Release date: 2009-09-17

  • Articles and reports: 81-004-X20070019630
    Description:

    Activities in a child's home environment, such as daily reading, high positive parent child interaction, participation in organized sports, as well as lessons in physical activities and the arts are associated with a child's readiness to learn in school at age 5. According to a recent study, children in lower-income households were less likely to have exposure to these activities -- however, those who did were more ready to learn than those who did not. The analysis draws on data from the National Longitudinal Survey of Children and Youth (NLSCY) to describe the readiness to learn at school of Canadian children who were 5 years old in 2002-2003.

    Release date: 2007-05-01

  • Articles and reports: 89-599-M2006004
    Geography: Canada
    Description:

    This report provides an overview of Canadian children as they enter school as 5-year-olds. It looks at the collection of abilities, behaviours and attitudes that they bring with them, attributes that are important for early school achievement. The report shows that children vary on some dimensions of readiness to learn at school, according to their family characteristics, their background and their home environment and experiences. It also shows that some of the differences in readiness to learn may already be evident two years earlier, when the children were 3 years old. Finally, the report indicates factors in the home environment that may contribute to differences among different economic groups. The report adds to what we know about readiness to learn. It provides information that may be useful for policy analysts, teachers, researchers, and parents themselves as they work toward maximizing the potential of preschool children everywhere.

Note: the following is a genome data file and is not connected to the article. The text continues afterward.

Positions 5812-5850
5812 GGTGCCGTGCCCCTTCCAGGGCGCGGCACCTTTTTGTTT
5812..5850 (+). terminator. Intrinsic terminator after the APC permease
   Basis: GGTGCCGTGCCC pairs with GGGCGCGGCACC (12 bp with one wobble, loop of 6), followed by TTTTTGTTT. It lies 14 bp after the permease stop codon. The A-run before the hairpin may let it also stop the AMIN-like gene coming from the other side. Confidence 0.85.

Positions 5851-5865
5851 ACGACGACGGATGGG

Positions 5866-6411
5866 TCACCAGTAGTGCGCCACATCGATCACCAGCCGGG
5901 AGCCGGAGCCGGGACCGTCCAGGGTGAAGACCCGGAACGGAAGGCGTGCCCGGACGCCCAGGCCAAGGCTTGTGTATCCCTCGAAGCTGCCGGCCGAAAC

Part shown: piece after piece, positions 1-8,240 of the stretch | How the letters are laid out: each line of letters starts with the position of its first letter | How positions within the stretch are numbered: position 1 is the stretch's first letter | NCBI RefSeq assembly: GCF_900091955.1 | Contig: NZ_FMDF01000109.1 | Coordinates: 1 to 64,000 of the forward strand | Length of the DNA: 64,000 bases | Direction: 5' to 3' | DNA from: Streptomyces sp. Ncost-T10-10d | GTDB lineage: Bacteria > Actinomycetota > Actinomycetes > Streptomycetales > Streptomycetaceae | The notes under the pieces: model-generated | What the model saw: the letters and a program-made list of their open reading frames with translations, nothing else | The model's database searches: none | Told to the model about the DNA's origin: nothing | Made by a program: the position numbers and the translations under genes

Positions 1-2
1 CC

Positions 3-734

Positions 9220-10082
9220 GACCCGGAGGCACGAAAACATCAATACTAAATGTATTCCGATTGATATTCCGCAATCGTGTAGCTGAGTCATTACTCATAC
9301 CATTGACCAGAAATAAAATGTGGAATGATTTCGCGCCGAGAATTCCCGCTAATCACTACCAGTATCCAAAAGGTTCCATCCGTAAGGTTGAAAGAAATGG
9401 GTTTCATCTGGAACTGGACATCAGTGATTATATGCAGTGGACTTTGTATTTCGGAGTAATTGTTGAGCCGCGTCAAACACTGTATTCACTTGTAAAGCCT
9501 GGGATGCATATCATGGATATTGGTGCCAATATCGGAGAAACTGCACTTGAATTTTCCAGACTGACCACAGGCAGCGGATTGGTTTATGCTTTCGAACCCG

Release date: 2006-11-27

  • Journals and periodicals: 89-597-X
    Geography: Canada
    Description:

    This article presents information on health, education and language for Métis, Inuit and North American Indian children living in non-reserve areas. It uses the 'children and youth' component of the 2001 Aboriginal Peoples Survey (APS).